The smallest child has horse books which she holds on her back, walking bent over, like a horse. Their mother is sitting in front of science fiction, talking on her phone. She taps her knee with a paperback gently throughout the conversation, her daughters are all gone into the other room, the floor is creaking in there with their swimming around and the oldest girl comes gently back past me, she walks leaning backwards, examining the high shelves, looking now for Pittacus Lore, for Dragon Wings, for Storm of Truth. One sister is telling another that she can’t have those books. Mum won’t let. The oldest girl says: is this really The Hobbit? The sisters all return to the front, shuffling, trying to read the cover of the same book. The oldest girl is jumping up and down in front of her mother, holding out The Hobbit, she is mouthing OMG. Her mother nods. Then they are again gathering shoulder to shoulder, the phone call is ending, they are holding books out to their mother in silence. She nods. The mermaid is swimming upwards, her scooping arms annoying her sisters The oldest girl is showing The Hobbit, but the younger girls are neutral, unimpressed, they shrug, the smallest sister crawls under a table because she is a pony, the middle child is spinning around and round and says she wants chips for dinner and carrots plus fish and the oldest sister taps her on the head with The Hobbit, one, two, three times, and the mother is saying that Lord of the Rings is also a great book and then they are all swimming over to pack up and get their books and go home to the sea.

 

Artwork by Victor Nizovtsev

That’s ok, all my books are valuable to me…

Frank Donato

This little boy, 10 years old, came into the shop carrying a copy of Lord of the Rings under his arm, a bright red paperback with a bookmark about half way though.

He asked me for a copy of The Hobbit and I had one but it was an illustrated hardback and more expensive than the paperback reading copies. He told me he is allowed to spend his pocket money however he wants and he wanted that one.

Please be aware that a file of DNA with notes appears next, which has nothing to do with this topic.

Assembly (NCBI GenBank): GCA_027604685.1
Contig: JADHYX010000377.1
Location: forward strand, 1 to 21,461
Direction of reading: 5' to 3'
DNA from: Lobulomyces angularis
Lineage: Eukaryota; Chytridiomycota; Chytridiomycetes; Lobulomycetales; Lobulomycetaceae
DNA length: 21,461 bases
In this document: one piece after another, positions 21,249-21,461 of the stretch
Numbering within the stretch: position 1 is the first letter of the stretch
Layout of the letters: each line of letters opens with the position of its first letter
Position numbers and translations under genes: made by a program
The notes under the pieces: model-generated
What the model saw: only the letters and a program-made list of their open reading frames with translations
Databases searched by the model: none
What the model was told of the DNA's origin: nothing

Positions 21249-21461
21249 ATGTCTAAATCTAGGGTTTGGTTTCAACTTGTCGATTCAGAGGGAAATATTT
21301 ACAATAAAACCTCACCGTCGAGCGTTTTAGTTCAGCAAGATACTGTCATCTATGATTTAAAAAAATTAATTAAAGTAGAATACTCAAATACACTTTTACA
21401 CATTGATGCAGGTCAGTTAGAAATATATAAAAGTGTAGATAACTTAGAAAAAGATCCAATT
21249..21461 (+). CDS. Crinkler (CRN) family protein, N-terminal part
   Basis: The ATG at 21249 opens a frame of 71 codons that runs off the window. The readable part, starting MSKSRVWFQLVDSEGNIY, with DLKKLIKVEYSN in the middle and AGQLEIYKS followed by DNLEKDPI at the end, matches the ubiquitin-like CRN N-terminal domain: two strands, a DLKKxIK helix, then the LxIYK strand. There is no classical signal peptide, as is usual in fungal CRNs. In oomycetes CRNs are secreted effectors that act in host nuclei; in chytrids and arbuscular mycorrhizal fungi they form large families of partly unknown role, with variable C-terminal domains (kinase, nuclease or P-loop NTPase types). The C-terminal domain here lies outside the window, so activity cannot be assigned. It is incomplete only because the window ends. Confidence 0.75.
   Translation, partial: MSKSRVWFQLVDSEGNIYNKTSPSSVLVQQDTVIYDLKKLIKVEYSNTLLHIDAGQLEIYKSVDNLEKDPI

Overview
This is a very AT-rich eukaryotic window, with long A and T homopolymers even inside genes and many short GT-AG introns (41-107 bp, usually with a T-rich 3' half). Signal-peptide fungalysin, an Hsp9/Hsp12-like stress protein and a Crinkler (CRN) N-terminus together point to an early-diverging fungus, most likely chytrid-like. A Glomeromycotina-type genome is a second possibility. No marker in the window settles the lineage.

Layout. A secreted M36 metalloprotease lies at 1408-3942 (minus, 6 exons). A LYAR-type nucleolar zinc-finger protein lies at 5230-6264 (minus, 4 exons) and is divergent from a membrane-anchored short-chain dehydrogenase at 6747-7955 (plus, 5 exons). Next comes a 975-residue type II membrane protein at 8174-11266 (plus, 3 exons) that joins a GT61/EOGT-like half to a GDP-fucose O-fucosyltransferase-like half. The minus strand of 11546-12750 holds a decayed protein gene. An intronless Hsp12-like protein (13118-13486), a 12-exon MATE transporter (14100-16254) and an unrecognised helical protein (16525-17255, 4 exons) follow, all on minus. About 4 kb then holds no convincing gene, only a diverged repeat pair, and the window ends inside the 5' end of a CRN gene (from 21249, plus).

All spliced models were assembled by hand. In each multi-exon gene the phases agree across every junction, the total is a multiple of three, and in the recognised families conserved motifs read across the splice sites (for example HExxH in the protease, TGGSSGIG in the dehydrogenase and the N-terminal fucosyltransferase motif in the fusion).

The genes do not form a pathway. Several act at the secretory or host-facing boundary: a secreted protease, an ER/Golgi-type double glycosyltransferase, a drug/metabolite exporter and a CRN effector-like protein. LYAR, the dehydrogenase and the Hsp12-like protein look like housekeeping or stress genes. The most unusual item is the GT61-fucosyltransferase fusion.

His mother and grandmother stood back, wise, allowing him custody of his own reading life. They beamed over him their generosity and grace. Once his mother said: he’s read everything, he makes his own library. They said they did not know where this reading thing came from. They did not claim credit for it themselves. This is unusual.

He told me about Watership Down and The Little Grey Men. He asked for Goodnight Mr Tom and wondered if I knew about Tarka the Otter He wandered around and around, smiling at the books, happy with the choices even though he had read most of them. When he walked he kicked one leg up in front of him in a rhythm, round the tables and shelves he went, nodding his head at the books he knew. Then he saw a book with a pirate ship on the front, a blue one with a beautiful sapphire cover. I explained the book to him but he was not interested in hearing about the book, he only wanted to hear about the story. I said, this book is also a book to hang onto, it is valuable…

He said: I know, I know, don’t worry about that, all my books are valuable to me…

 

Illustration by Frank Donato

 

 

 

 

Boooom!

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There is a child here in the shop, unhappy because there are no Star Wars books left for him. But his sister has found The Diary of a Wimpy Kid, the orange one, and he is also uncomfortable with her success. He says that he has read all of those books anyway.

She says: Booooom!

She has found The Search for Wondla. He says: oh that!  He needs to be dismissive. She answers: Oh Booooom!

Now she has two books and he has none. He asks me for I Am Number Four, I understand the urgency, but I don’t have it. He looks quickly at his sister but she is absorbed, kneeling on the floor with A Day in The Life of a Roman Child…he walks over and says: I know that book.

She doesn’t answer.

He is scanning the shelves and table, quickly, needing a discovery.

On the windowsill, he finds The Hobbit, facing outward, easily missed.

He lifts it off the windowsill and onto himself, against his chest, not breathing, holding it as children will when they find something of diabolical value. It is a paperback edition, a large one in poor condition, illustrated, the dragon on the front stirring in a nest of boiling jewels.

His sister has noted his silence and gazes over at him suddenly. He says: I’m getting this. He has one shoulder raised against her, protecting the dragon.

Their mother returns, she hurries them along, pleased that they have chosen, pleased with her own books, not seeing theirs, missing the acute joy, encouraging their libraries as she also builds her own.